Op-Ed: Basic structure doctrine -- winds of change for constitutionalism in Africa?

By Yaniv Roznai, 27 May
High Court of Kenya (photo credit: www.africanexponent.com)
High Court of Kenya (photo credit: www.africanexponent.com)
On 13 May 2021, a panel of five High Court justices unanimously adopted a significant ruling disqualifying The Constitution of Kenya (Amendment) Bill, 2020. The bill aimed to implement President Uhuru Kenyatta’s so called “Building Bridges Initiative” (BBI) and was supposed to be the most significant change to the state’s governmental structure since the constitution was adopted in 2010. [...] The High Court ruled that the constitutional amendments are unconstitutional and, most importantly, that the so-called Basic Structure Doctrine applies in Kenya. [...] Beyond the implications for Kenya, this ruling could have wider implications in Africa. It might signal the prospect for the much needed consolidation of constitutionalism and democracy in Africa. The news of the dramatic ruling will have already reached courts in other countries of the continent such as Zimbabwe, where the High Court recently held hearings concerning petitions against constitutional amendments. And indeed, two days after the Kenya decision, on 15 May 2021, the High Court of Zimbabwe declared that the decision of President Emmerson Mnangagwa to extend Chief Justice Luke Malaba’s tenure by five years through a constitutional amendment was invalid because it breached the constitution. Perhaps these judicial decisions signal the winds of change for constitutionalism in Africa.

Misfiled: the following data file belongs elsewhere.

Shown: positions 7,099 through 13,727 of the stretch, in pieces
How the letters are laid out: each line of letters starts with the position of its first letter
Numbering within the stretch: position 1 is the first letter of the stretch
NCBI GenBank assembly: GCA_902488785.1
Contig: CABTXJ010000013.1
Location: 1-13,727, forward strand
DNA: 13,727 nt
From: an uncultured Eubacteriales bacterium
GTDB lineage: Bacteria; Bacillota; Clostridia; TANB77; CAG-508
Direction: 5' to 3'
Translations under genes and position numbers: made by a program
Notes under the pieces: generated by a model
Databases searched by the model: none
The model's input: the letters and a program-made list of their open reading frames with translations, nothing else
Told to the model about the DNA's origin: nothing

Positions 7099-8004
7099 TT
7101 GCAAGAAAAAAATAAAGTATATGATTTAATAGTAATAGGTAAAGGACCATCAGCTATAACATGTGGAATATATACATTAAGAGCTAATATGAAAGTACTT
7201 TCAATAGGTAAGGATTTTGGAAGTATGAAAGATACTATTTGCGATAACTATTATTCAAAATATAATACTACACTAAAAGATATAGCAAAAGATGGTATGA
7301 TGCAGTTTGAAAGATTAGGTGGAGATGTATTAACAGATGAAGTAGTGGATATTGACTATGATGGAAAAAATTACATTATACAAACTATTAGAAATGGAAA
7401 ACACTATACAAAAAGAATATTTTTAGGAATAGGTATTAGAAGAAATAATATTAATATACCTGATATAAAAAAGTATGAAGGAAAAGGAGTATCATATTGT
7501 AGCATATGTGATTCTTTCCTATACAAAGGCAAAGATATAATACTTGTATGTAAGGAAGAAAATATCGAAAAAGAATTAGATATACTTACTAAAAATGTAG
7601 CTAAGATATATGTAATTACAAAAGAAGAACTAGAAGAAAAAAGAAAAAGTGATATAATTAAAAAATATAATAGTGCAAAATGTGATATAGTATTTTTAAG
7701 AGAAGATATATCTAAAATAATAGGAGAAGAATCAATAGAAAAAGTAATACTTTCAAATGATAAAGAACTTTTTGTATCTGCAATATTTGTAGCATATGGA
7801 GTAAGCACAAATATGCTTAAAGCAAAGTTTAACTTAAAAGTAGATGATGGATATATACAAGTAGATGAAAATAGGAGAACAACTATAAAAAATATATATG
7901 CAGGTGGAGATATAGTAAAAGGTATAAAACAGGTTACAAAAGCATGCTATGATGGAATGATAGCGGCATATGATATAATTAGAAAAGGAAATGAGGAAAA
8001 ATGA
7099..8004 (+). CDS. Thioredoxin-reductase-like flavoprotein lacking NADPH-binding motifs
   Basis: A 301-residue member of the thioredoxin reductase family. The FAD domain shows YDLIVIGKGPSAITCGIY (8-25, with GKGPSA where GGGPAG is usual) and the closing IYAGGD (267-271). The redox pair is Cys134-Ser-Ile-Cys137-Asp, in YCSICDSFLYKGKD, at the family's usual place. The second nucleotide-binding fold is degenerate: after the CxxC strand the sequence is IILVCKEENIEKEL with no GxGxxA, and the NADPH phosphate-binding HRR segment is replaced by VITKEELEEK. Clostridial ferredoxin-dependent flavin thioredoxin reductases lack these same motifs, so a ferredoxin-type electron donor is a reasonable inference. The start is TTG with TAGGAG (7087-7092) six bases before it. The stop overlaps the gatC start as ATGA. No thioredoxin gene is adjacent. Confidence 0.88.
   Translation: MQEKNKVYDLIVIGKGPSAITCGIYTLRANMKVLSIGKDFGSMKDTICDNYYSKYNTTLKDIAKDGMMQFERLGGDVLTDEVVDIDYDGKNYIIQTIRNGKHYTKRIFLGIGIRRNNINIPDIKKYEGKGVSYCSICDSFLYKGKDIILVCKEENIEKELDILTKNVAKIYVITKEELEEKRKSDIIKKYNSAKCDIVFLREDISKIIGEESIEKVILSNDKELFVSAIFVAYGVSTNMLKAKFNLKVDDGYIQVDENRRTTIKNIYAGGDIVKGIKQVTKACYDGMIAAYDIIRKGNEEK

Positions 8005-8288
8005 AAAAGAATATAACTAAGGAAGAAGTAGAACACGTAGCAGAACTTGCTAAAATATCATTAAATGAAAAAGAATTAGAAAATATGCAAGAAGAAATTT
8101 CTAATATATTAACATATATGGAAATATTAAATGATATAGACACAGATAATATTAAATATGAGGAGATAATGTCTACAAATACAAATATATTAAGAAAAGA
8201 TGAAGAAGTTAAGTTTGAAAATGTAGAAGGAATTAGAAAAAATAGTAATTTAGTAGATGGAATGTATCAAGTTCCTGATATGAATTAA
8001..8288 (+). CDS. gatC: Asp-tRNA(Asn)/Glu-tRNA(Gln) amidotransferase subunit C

Read the full article here: The Elephant

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